FEEL (f*ck everything else & Live)

During my run today I was thinking about how I felt. It’s been far too long since I made it out to pound the pavement (‘pound’! Get me! It’s probably more of a ‘tickle’…) and I subsequently had mixed feelings. Lead legs. Tight chest. Snivelling thanks to hayfever. Sluggish thanks to hayfever meds (‘one a day’ my arse). Proud because I was out there, doing it. I could have stayed at home, but thankfully I have a usually-pretty-awesome husband who encouraged me to go. That was another thing I realised I felt – thankful. 


Not just for the friendly kick up the (increasingly lardy) backside from my other half, but thankful that I’m able to run at all – thankful my legs work and thankful for my health. Also, I felt thankful to be able to run straight from my front door – no crazy traffic, a comparatively low risk of danger, some pretty decent routes if you squint and only look at one side of the road. I felt thankful to know when I got home there would be a hot shower and a cold glass of water on offer and a fairly well-stocked fridge to help me refuel. There would also be two smiley little (and hopefully one big, depending on how the two little ones had behaved) faces to greet me.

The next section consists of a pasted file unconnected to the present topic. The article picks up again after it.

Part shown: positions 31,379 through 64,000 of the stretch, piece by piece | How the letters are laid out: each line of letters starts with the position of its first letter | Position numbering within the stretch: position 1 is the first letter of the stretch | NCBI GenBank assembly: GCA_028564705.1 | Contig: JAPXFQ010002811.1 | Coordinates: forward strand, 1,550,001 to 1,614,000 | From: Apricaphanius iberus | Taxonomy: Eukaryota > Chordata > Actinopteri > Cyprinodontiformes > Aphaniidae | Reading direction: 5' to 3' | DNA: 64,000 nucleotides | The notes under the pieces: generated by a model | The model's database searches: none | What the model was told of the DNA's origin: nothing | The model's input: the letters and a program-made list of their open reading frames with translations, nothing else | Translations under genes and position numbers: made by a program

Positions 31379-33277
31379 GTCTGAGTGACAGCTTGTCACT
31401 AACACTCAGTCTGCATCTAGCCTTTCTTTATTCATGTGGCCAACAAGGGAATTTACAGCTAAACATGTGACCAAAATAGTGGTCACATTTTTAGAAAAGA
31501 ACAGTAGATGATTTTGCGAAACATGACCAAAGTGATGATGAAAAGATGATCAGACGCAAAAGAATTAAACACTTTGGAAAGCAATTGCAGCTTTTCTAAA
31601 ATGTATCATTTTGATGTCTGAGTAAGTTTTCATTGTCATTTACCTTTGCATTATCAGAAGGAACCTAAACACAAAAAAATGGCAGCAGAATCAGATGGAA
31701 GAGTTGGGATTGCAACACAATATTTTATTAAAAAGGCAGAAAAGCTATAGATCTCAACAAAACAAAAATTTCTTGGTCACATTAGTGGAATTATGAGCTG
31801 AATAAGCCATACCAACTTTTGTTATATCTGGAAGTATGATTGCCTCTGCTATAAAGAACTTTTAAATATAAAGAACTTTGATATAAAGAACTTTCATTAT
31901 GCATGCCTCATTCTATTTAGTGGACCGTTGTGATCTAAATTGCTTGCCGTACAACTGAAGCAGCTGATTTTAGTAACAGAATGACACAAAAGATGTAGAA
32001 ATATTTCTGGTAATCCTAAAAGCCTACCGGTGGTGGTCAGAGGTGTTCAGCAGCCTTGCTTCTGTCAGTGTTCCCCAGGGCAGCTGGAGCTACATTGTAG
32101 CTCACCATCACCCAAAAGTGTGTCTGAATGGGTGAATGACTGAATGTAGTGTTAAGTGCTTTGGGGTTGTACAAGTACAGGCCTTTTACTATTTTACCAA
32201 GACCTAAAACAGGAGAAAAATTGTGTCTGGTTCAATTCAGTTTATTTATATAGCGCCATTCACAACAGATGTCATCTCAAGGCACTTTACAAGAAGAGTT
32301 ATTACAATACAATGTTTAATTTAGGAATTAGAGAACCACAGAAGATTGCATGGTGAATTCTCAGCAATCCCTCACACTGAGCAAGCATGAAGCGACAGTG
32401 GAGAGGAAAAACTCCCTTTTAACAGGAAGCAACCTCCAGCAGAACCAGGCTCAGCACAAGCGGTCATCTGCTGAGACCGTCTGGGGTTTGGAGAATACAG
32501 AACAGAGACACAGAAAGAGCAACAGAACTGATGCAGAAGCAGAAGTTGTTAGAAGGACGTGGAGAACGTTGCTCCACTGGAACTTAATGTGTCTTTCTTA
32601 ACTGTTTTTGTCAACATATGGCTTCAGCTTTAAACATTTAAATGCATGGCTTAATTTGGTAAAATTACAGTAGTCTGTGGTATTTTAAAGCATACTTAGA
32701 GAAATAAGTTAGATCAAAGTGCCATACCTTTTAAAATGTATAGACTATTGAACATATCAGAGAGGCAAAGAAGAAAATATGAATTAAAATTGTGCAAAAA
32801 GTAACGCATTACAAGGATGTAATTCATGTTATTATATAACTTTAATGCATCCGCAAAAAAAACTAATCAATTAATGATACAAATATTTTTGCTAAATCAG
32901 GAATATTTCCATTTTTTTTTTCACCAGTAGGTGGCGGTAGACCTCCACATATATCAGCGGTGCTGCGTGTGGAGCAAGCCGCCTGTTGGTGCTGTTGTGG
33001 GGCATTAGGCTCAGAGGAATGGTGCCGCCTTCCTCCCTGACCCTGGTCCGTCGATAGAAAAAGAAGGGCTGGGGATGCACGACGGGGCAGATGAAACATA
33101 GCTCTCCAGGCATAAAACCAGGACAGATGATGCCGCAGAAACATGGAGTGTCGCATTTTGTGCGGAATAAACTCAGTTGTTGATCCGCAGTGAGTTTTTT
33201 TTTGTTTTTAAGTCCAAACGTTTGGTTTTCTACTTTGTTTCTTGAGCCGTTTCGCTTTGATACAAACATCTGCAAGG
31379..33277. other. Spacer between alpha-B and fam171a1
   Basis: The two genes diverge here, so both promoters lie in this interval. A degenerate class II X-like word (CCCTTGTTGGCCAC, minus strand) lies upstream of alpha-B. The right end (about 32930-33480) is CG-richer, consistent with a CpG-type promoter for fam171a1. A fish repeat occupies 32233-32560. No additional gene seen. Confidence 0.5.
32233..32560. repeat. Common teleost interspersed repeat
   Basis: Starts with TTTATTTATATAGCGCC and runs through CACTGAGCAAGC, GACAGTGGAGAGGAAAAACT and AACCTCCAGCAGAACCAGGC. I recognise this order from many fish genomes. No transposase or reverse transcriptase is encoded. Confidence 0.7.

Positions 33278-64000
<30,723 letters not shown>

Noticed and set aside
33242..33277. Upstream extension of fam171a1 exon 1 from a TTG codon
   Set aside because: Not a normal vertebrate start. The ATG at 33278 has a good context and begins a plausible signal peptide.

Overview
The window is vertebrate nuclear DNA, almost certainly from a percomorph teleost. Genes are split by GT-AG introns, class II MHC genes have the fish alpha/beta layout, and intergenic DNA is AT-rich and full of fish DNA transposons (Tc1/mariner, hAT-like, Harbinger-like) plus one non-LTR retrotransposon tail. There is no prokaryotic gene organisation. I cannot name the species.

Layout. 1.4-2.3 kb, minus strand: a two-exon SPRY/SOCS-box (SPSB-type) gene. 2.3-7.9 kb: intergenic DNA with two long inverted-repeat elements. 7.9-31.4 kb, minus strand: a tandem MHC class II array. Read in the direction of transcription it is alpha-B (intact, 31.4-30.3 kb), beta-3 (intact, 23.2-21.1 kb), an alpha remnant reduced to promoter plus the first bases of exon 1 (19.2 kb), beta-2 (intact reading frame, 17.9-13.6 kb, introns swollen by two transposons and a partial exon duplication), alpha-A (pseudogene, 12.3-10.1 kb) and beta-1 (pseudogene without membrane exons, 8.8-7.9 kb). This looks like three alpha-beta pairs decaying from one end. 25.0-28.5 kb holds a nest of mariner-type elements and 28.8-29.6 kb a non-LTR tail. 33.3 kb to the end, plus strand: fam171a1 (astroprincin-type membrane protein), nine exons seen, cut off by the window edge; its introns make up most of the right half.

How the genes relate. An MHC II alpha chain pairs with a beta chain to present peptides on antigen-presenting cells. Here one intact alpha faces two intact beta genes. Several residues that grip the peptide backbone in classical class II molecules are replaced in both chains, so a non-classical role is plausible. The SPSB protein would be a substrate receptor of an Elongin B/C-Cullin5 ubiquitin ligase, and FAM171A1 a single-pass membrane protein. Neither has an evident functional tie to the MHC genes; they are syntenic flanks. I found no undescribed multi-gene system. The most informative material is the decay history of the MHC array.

I used to love an acronym when I managed a team (it’s safe to say they were a lot less keen…) but as I ran I came up with this little one just for myself – and for anyone else as corny as me who might need help paying attention to how they’re feeling:

F. E. E. L:  F*ck everything else & LIVE. 


Sure, you can’t help how you feel about things; the kids will almost certainly do my head in tomorrow, as will the dog (and probably the husband) and I can’t help how I feel about that – but what I can change is how I respond and which of the many feelings I experience in a day to treasure in order to live my life to the fullest.

So instead of being shouty and then allowing guilt to hang over me like a grey cloud for the rest of the day, I’m going to try my best to think “f*ck everything else and LIVE” (F. E. E. L.) and focus on the more positive feelings I’m experiencing. I’ll feel annoyed they are arguing, stressed they’re making mess, fed-up of the constant bickering, frustrated when they’re being unhelpful, etc, but I’m going to make an effort to try harder to appreciate all the things I’m thankful for, all the nice things I’m feeling – because love and gratitude beat guilt and stress hands down. 

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